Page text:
Deuteronomy 6:5-9 shapes the times we as parents should disciple our children, “You shall love the Lord your God with all your heart and with all your soul and with all your might. 6 And these words that I command you today shall be in your heart. 7 You shall teach them diligently to your children, and shall talk of them when you sit in your house, and when you walk by the way, and when you lie down, and when you rise. 8 You shall bind them as a sign on your hand, and they shall be as frontlets between your eyes. 9 You shall write them on the doorposts of your house and your gates.” According to Scripture we are to be teaching our children about God, his love for his glory, his love for his creation, his redemptive work and our joy in him for all he has done. Sometimes I let my kids be rambunctious while other times I have to stop and remind them how important it is to know that God is in our midst. This is the reason we read, sing, and pray — to put us in the path to see the greatest and glory of God! I love these family devotional times but these cannot be the only times. Why? Because our children learn where our affections are from our day-to-day worries, attitudes, and actions. Our children need to be devoted to our scheduled family worship times but we, as parents need to be devoted to worship our good and holy father all the time. The more times throughout the day I can remind myself, my wife, and my children who God is, what he has done, who are we in Him the more opportunities we put ourselves and our family in the pathway of God’s grace.

5.     You must be ready to shepherd their hearts.

We tend to believe that kids who can clean their room and do their homework can understand more complex life decisions. This goes back to our selfishness. Listening, teaching, celebrating, and praying will take a huge toll on us as parents. Shepherding a heart means lovingly guiding our children to godliness and wisdom. Think of godliness as the clear standards of Scripture and wisdom for when and how to apply those standards in specific situations. If we just talk in terms of do’s or don’ts without discussing their hearts we can completely miss teaching kids what wisdom is. Our children will grow into adults (LORD willing) and if they do, following rules will be up to their discretion. You have to spend the time showing them the beauty and glory it is to be saved by God and to enjoy him through the commands he has given. Do you ever get tired of children asking why daddy/momma? Cherish those moments and use them to talk about the goodness that God has given to us in following him. Whatever you do don’t just tell them right and wrong, shepherd their heart! Get to your children before the world does. Tell them of God, creation, fall, and the good news of forgiveness and a new identity we have in Christ’s work on the cross and in the resurrection. Tell them of heaven and what it will be like so that they too can see how things ought to be!

As you are proactive about wisdom there will be times when wisdom is needed in the moment. Judah is about to be 7. Throughout the past two years, he has made some negative comments about people and himself that have caught me off guard. Many times he will tell me his thought and will ask me how he can replace the thought with something about Jesus. Honestly, my first reaction is to find out who he’s been talking to! Though we should be careful concerning who our children’s mind and hearts are spending time with, I know that Judah’s heart was not pure from the beginning. He is growing into a broken world, and he too is broken himself because he inherited a sin debt from our first parents, Adam and Eve. In order to answer his question I need to shepherd his heart then just make the correction. This means I must listen to him and ask good questions. I will ask him what he thinks about what he said and why he wants to replace it. Where is his heart (heart=affections) right now? As Judah grows he is going to need an ear for all the crazy, evil, and adventurous thoughts he will have. Yes, we want him to know and believe the truth. But first, he must know I care about what he truly believes in this moment about how he sees and interacts with God and the world, and be able to express it freely.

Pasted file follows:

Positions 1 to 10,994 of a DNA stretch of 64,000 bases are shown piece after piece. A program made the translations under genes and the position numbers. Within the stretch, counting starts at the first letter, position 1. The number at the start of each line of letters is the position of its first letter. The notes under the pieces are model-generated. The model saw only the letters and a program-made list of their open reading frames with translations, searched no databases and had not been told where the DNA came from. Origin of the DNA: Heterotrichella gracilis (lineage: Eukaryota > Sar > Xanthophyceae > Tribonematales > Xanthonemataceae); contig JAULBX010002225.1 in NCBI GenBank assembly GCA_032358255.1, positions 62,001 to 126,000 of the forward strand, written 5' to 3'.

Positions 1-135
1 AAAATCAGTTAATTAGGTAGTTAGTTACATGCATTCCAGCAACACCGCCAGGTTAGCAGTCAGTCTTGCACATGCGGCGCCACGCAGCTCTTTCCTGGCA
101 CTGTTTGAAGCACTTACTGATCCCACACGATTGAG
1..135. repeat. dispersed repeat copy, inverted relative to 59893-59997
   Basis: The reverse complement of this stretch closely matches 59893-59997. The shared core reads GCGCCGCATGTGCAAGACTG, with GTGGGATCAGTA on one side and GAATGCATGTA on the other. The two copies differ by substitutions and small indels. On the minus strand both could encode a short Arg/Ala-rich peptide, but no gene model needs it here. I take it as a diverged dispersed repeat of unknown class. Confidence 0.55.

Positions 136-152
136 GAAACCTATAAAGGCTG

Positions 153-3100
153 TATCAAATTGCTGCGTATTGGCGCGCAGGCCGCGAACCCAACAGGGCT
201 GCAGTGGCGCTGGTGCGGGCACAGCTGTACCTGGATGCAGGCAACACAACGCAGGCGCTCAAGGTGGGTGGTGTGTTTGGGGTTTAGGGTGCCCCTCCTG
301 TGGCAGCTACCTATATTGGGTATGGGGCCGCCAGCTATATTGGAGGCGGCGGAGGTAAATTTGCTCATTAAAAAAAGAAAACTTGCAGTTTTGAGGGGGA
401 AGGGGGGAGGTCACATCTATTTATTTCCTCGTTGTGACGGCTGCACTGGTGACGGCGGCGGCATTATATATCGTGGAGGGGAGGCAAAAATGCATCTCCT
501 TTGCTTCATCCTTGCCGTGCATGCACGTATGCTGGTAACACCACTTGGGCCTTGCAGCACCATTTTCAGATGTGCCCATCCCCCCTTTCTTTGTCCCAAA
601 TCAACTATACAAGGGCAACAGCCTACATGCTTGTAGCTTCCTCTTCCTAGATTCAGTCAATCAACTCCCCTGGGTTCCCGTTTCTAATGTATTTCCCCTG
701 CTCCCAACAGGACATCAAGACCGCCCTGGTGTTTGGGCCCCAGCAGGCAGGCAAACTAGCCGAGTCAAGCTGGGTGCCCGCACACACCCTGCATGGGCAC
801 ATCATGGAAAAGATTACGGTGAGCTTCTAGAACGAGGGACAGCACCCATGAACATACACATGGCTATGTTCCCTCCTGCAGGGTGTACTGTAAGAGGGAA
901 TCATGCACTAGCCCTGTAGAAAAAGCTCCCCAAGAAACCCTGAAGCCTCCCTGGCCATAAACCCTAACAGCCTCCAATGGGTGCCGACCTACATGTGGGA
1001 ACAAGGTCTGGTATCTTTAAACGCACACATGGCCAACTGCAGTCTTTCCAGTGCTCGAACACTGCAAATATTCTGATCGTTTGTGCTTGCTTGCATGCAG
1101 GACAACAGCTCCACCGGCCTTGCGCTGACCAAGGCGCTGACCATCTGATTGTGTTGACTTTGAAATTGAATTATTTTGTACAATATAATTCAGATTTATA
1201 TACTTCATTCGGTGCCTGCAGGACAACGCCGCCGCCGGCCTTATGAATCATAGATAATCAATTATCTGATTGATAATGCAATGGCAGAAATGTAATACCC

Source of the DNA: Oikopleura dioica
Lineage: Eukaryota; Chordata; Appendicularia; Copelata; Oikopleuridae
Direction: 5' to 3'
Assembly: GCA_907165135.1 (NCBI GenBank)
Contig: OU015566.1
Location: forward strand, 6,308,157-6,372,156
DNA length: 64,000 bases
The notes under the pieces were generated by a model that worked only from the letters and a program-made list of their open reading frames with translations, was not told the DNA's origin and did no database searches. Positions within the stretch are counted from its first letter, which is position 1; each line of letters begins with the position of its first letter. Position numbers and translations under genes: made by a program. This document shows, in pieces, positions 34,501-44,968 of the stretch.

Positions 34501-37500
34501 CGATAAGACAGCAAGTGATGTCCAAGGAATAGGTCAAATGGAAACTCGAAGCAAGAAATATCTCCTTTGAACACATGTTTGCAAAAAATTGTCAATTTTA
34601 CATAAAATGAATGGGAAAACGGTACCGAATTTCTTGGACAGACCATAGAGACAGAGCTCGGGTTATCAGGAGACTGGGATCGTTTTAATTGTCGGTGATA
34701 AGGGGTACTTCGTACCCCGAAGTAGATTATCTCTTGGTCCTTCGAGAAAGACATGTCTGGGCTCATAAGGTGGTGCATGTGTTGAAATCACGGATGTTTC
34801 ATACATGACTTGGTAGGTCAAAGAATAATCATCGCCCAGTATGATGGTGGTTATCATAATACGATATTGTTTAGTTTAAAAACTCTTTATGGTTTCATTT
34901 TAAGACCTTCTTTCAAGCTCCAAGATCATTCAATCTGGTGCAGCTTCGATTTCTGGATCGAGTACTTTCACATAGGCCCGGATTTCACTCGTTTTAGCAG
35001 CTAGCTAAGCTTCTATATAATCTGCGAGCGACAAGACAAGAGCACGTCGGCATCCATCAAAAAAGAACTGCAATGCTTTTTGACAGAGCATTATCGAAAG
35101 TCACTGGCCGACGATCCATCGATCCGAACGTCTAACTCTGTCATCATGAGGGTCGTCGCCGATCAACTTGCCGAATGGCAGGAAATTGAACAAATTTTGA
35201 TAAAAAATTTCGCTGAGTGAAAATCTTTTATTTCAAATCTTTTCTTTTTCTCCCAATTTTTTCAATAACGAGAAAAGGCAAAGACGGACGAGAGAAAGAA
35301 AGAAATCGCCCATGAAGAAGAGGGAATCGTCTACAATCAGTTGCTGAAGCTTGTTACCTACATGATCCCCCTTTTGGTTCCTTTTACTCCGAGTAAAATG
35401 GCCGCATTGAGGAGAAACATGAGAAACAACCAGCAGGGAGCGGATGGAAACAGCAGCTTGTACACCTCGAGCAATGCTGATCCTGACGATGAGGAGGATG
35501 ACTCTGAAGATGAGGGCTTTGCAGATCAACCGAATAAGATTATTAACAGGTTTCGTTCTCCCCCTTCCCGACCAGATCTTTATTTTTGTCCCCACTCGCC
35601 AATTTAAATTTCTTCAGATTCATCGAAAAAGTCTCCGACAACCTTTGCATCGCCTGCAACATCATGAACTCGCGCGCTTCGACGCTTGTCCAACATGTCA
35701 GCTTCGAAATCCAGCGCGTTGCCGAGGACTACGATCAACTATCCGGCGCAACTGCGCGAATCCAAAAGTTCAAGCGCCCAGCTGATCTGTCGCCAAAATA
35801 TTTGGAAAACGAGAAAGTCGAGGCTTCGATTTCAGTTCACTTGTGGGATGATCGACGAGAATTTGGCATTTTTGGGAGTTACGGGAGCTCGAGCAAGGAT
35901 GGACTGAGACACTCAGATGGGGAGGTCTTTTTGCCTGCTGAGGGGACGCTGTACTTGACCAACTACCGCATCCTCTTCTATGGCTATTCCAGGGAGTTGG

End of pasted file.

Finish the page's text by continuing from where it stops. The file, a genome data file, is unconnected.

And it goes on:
6.     You must expect to disciple your children for the long haul.

You must expect to disciple your children for the long haul. At a certain point when children understand the do and don’ts, we take that as a signal to slack off of our training/coaching and begin to primarily be a corrective voice. But that is the point they need your life to reflect and shine Jesus. This is the point they need to see you fail and repent. As your children get older you lose more authority in their lives. But what can continue to grow from childhood to adulthood is your influence in their lives. They need to see you taking seriously the call to love them unconditionally and be in a Christian community. You won’t get much by them at this point. All correction will need evidence. Your children need you to show them Jesus in the everyday stuff of life, not in your perfection but in your open repentance.

A reminder that our identity is in Jesus alone

Why do you discipline your children? When I ask others or myself this question, I see a common thread: I don’t want to be noticed as a bad parent or to be embarrassed my children’s behavior. If good behavior in private or public is your goal as a parent, then your kids will always disappoint, and you will let them know it. You will use pride or fear to get them to stop doing that or to start doing this. And when your kids ask for a reason why, your response will be vague or without much weight. Eventually, they will stop asking why and just do it, at least when you’re around them. They will struggle to find their identity because their parents never allowed them to have one. Our children need to be free to deal with their hurt, pain, sin, and failure with someone they can trust. You do not have to be the “best parent.” God the Father is the best parent. Repent from your need to be perfect, have the perfect home, or have perfect children. None of those things are possible nor will they bring you happiness. Only the forgiveness of sin (including the sin of believing we can be perfect without Christ) by Christ’s sacrifice on the cross will set us free from chasing after such a burden. We should play, work and disciple our children because we love them, because we have been loved by our Father. If your children do not remember one verse from some summer church camp, they will be more blessed by the fact that they know their parents really loved them because they showed them an unshakable gospel.